Saturday, March 11, 2006



I have gotten 6 or 7 frantic calls about the "reed wolves" mentioned in Jean Auel’s latest installment, The Plains Of Passage. Thanks for finally making me get to that book, which I’ve meant to read for ages. I consider the disclosure of the damp doggies to be "within tolerances."

Ditto the toidy rats in the recent, delightful remake of Willard. I realize many of my readers have never lived in big cities or even on dry land. These same readers may not realize that rats have been coming into houses that way ever since the invention of indoor plumbing. Speaking as a Detroiter, well, nothing about rats surprises me, especially since I toured their REMARKABLE INSECT FARM on the fabled Isle of Zug. Willard makes a timeless statement about the foolhardiness of the human who dares think he can tell the rest of us what to do.

While I’m thinking about it, let me recommend ALL Jean Auel’s books to you. They maintain a properly respectful attitude at all times towards the Danube River and every fish therein, especially the all-important Sturgeon. That "Neanderthal" fishing-by-hand technique made me long for the times when humans and fish could really communicate. It also hints, but not too revealingly, at the capability of each land creature to return to the water. Above all, Auel’s books give us a nostalgic, if oversexed, look backwards att he world before it was completely overrun by Naked Apes. Hank and I have often speculated on what the world would look like today if the Neanderthals had survived Homo sap and not the other weay around. These books have given us tremendous food for thought and a lot to argue about. Thanks, Jean!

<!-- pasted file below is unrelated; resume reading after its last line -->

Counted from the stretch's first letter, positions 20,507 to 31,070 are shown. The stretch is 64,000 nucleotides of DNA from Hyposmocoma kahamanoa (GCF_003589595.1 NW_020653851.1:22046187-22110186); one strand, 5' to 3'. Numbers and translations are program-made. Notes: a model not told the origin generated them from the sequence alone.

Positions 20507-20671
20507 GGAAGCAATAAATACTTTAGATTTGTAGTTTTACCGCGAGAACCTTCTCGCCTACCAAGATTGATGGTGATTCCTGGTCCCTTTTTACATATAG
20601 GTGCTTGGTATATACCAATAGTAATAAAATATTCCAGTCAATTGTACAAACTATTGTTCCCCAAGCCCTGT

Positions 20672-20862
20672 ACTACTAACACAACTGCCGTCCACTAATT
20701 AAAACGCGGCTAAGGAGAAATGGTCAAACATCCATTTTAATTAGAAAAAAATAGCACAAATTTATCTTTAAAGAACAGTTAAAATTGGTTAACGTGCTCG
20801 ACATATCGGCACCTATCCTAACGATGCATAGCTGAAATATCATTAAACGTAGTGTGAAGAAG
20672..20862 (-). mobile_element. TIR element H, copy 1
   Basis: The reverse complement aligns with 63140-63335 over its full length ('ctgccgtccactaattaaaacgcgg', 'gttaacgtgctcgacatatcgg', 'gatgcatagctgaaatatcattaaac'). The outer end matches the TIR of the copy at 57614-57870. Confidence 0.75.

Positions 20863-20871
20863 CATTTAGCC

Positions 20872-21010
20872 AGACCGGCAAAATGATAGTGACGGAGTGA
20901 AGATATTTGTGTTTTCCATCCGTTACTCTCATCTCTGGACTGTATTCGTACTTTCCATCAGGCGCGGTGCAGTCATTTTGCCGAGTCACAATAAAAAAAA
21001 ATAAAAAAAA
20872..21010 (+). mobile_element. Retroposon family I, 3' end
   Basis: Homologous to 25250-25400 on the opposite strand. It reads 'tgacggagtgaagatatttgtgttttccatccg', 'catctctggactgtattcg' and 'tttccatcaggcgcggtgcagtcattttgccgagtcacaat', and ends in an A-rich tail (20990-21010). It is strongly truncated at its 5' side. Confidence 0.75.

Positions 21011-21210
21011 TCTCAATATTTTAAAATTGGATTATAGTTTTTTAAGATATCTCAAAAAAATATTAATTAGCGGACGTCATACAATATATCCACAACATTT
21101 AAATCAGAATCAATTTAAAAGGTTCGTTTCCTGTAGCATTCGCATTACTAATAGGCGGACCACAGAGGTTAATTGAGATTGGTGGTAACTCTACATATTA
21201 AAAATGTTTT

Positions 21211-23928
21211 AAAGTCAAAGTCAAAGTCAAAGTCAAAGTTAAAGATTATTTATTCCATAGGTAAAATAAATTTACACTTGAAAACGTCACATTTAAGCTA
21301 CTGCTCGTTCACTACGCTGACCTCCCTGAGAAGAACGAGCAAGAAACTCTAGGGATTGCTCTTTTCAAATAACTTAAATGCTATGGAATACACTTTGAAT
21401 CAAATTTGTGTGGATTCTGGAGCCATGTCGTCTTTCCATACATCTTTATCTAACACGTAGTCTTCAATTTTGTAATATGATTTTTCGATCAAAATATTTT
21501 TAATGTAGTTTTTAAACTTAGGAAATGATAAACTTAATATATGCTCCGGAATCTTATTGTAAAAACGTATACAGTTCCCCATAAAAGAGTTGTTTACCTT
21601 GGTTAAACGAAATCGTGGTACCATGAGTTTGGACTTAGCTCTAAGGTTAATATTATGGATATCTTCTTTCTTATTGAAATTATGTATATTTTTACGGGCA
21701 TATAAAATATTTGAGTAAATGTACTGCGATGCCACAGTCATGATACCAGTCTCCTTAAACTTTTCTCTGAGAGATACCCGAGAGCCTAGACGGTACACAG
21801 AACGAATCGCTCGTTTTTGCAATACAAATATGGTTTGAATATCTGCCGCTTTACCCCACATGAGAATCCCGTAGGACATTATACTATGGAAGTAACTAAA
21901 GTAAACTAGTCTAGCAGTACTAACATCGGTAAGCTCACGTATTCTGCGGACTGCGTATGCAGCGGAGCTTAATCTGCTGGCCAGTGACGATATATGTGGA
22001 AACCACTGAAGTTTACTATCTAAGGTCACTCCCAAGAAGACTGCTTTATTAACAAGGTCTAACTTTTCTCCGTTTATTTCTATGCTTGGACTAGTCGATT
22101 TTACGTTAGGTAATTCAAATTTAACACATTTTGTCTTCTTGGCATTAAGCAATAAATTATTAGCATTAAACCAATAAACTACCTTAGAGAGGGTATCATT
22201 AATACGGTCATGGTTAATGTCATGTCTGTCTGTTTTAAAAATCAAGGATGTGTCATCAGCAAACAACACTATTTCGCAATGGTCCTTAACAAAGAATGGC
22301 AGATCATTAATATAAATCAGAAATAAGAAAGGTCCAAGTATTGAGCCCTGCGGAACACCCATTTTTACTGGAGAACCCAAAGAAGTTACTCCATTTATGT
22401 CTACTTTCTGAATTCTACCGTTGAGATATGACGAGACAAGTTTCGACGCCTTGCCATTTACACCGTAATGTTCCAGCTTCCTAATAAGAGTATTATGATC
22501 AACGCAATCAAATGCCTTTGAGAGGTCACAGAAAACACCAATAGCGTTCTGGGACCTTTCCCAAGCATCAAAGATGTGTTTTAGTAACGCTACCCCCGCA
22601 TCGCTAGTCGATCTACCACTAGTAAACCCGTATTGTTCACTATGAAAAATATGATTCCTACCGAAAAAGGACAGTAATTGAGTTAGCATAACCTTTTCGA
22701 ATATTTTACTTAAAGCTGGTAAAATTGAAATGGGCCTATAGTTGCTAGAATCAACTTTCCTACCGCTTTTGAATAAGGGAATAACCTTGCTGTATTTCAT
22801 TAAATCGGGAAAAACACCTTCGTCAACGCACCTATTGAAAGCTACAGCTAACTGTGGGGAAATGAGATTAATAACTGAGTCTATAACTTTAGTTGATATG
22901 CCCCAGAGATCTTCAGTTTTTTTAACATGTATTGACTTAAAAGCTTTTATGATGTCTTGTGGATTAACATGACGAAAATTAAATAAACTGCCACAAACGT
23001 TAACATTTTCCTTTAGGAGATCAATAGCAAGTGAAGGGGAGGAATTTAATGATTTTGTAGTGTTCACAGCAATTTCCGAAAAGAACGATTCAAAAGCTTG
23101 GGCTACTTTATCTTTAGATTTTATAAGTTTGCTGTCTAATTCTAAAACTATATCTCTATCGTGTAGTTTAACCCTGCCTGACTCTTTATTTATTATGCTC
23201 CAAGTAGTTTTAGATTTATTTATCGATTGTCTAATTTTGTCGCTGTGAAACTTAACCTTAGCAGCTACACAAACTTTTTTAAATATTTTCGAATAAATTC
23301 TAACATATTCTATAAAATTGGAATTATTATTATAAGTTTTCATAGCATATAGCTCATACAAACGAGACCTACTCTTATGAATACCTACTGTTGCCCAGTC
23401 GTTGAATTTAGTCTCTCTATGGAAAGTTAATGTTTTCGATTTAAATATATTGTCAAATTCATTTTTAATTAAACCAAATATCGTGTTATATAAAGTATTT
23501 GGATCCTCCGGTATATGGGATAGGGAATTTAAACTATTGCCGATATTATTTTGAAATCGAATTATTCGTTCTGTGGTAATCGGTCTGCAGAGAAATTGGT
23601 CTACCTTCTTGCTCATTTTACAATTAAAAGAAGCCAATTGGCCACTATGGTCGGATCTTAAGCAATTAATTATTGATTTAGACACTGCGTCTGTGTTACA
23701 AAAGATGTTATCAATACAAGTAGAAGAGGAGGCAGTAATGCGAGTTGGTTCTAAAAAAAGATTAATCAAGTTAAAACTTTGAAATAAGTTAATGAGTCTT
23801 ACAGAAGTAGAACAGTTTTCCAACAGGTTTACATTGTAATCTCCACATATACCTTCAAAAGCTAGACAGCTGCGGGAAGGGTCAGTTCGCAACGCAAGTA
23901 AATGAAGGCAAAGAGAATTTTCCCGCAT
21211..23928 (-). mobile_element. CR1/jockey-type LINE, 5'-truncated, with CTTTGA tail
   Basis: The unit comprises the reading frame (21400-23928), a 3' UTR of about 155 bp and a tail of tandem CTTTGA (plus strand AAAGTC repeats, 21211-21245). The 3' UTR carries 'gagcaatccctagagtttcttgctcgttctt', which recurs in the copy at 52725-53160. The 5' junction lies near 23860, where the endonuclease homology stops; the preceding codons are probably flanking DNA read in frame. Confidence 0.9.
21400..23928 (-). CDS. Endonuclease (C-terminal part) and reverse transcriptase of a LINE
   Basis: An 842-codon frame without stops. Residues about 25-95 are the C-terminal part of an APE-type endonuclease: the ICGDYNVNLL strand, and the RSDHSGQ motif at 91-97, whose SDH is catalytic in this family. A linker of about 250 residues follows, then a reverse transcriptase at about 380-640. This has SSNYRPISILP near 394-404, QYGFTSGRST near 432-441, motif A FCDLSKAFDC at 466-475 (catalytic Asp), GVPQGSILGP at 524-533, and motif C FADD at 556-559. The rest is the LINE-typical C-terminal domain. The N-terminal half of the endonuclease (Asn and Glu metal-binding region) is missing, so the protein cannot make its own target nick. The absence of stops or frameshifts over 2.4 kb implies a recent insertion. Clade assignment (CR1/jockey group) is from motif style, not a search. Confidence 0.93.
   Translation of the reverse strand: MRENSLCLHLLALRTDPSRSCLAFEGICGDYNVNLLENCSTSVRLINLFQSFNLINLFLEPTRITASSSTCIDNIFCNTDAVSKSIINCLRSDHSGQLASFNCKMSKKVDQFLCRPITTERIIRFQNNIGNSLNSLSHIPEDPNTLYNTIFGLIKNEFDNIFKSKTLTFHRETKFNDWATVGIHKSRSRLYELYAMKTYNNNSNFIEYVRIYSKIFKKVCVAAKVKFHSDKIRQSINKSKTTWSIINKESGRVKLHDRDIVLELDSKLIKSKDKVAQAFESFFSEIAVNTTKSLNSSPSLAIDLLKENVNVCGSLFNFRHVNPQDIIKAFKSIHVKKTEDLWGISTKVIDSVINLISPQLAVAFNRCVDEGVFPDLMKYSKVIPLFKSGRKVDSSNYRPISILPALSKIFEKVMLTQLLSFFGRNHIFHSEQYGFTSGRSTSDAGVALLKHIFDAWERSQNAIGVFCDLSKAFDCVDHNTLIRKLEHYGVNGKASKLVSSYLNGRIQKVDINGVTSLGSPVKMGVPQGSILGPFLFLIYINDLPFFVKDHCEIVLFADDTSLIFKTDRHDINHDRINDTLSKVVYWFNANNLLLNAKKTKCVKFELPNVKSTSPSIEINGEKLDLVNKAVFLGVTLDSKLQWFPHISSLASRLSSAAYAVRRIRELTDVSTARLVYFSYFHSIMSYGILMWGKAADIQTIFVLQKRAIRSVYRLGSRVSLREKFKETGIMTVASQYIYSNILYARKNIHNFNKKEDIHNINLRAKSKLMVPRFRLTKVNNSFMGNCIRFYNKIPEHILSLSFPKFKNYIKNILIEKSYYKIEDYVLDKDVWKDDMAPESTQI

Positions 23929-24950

One of my operatives on the West Coast has informed me that the Pod has found a source for that story about the talking Carp. A Carp in a fish market at New Square, 30 miles north of Manhattan, was heard to make some apocalyptic statements, rather loudly I guess, and in Hebrew, as it was about to be converted into gefilte.

Now, this story is upsetting to me personally, because it reminds me so much of what happened to Ralph and Sarah Bleak after the last International Conference. But I also regard it with deep suspicion because according to the site, the gefilte guys ignored the carp’s hollering and chopped it up as usual, even though one of them knew Hebrew, understood the Carp’s warning, and said the fish identified itself with a human name. Come on, would YOU ignore that and keep slicing up the protesting victim? Besides, I checked with Hank. There have been NO complaints or disruptions of ANY kind among our gefilte-duty operatives on the East Coast. Ever.

But the site where I found all this explains that there is a belief in some Hasidic circles that righteous people can be reincarnated as fish. That tells me that there was a leak, all right, but just the kind of leak we want – WE have leaked into the Hasidic community. I love to hear about human legends like these, because while they are veiled and distorted, they are also EXACTLY TRUE. You think that when you die you go to Heaven? YOU COME TO US.

Now, for today’s movie-viewing guide…


Well, I see that the Piscatorial Book Club has been active. The calls and letters are pouring in at HQ, asking me about Lady Arabella March from Bram Stoker’s lesser-known novel, The Lair Of The White Worm. The movel was made into a dandy film by Ken Russell. I can well understand the confusion you describe, whether you saw the movie or read the book. Let’s straighten this out.